When the called party responds to the ringing signal by lifting the handset of the telephone set 20 a path for I the flow of DC current is provided via one or the other of the detectors 22. Since the detectors 22 are unidirectional current devices only that one which is properly poled will permit DC current to flow from the battery 18 through the telephone line 16 being biased for greater conductivity then before while the other will block DC current flow and be biased for less conductivity than before. As a result of this unbalance the output signal from the more conductive detector 22 will increase while the signal from the other detector 22 will decrease causing the difference in signals developed by the integrating circuit 24 to increase with time until the comparator circuit 26 generates an output signal significantly greater then the signal generated during the ringing condition in the absence of a DC current. If the output of the comparator circuit 26 is applied to a threshold circuit 28, such as a Schmitt trigger, which is only actuated in response to some minimum signal level applied to its input (commonly referred to as the threshold level), the output of the threshold circuit 28 can be used to provide a control signal to the switching equipment 12 for initiating ring trip by recognizing and responding to the presence of a DC current flow when the call is answered. By setting the threshold level above the maximum signal attainable from the comparator circuit 26 during ringing in the absence of DC current, (which will occur during the first cycle of each AC ringing period) the threshold circuit 28 is made to be insensitive to the AC condition which results in no output control signal therefrom. On the other hand, if
t the threshold level is set below the minimum signal attainable from the comparator circuit 26 in the presence of DC current the threshold circuit 28 is made to always respond properly to a ring trip condition by producing an output signal. There is a sufficient spread betweenthe maximum comparator output signal during ringing and the minimum comparator output signal when the call is answered even under heavy ringing load conditions to provide a suitable threshold level to prevent premature ring trip. And this is true whether the call is answered during a ringing period (presence of AC voltage) or during a silent period in between (absence of AC voltage).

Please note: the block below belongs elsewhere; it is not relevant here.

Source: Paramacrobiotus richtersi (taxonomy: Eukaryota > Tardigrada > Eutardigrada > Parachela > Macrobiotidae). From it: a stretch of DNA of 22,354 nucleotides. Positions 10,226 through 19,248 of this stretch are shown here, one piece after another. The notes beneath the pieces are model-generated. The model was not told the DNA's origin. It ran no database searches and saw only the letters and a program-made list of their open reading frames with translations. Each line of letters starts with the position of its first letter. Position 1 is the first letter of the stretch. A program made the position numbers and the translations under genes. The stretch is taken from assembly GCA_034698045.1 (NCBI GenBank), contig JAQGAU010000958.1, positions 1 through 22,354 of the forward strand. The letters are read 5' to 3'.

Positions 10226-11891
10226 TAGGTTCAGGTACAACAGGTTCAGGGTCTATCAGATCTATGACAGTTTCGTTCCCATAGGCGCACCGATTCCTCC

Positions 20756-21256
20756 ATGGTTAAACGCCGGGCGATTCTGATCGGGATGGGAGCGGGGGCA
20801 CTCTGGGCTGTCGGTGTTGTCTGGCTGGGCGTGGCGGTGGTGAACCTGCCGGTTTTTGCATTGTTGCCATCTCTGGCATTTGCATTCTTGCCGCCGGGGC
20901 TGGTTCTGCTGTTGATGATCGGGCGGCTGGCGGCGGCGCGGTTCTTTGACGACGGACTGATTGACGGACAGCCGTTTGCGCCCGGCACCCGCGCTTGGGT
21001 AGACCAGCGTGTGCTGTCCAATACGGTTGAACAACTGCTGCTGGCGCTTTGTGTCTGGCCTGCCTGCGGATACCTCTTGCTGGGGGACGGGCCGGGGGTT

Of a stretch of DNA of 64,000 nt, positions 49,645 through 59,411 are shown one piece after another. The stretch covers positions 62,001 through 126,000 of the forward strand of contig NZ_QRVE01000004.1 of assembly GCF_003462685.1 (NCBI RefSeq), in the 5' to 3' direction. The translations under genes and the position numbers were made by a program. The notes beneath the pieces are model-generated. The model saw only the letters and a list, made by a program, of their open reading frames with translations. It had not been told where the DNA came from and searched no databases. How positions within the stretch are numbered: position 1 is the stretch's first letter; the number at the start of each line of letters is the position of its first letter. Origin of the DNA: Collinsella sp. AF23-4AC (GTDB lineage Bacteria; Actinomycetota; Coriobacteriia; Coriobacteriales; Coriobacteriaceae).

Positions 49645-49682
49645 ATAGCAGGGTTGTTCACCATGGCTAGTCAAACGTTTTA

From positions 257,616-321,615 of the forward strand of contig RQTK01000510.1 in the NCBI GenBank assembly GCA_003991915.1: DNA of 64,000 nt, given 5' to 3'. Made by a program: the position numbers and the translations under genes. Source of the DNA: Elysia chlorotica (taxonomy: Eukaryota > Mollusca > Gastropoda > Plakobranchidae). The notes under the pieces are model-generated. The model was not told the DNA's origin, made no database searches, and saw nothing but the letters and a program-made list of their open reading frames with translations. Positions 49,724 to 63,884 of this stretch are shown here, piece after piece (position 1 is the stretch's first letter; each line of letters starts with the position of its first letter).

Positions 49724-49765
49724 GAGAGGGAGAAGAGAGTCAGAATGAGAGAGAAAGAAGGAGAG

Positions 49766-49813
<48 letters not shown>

FIG. 2 shows the schematic details for a specific embodiment of the current detectors 22 and the integrating circuits 24 which comprise the ring trip circuit 10. No details for the comparator circuit 26 and threshold circuit 28 are necessary since these are devices well known to those familiar with the art. Each current detector 22 is a unidirectional solid state device such as an optoelectronic coupler comprising a light emitting diode 30 and a photosensitive transistor 32 optically coupled so that the latter is rendered conductive by radiation applied to its open circuited base by the light emitting diode 30 when current flows therethrough. The greater the radiation the more conductive the transistor 32 becomes. The optoelectronic coupler 28 is a well known electronic device whose characteristics may be referred to in a number of sources including an article in the June 28, 1963 edition of Electronics Magazine at pages 32-34 entitled, Look At What Optical Semiconductors Do Now by Richard F. Wolff. These devices are fast operating in the order of microseconds and provide a minimum of 150 volts insulation between the light emitting diode 30 and the pbotosensitive transistor 32. Each of the light emitting diodes 30 is connected between the line to be rung via lead 19 and the ringing generator 14 through a resistor 34 and a diode 36 which is designed to protect the light emitting diode 30 from large reverse voltages. A Zener diode 38 is placed across the series combination of the light emitting diode 30 and resistor 34 to function with the latter to prevent the current through the light emitting diode 30 from exceeding its allowable limit. When the current through the light emitting diode 30 reaches the maximum allowable, the resultant voltage across the Zener diode 38 (as determined primarily by the current through resistor 34) is sufficient to break it down so that any current in excess of the maximum passes through the Zener diode 38 and not the light emitting diode 30. As will be seen from FIG. 2, one of the light emitting diodes 30 is poled to conduct current through the telephone line 16 in one direction during one half of the AC cycle while the other light emitting diode 30 is poled to conduct current through the telephone line 16 in the opposite direction during the other half of the AC cycle.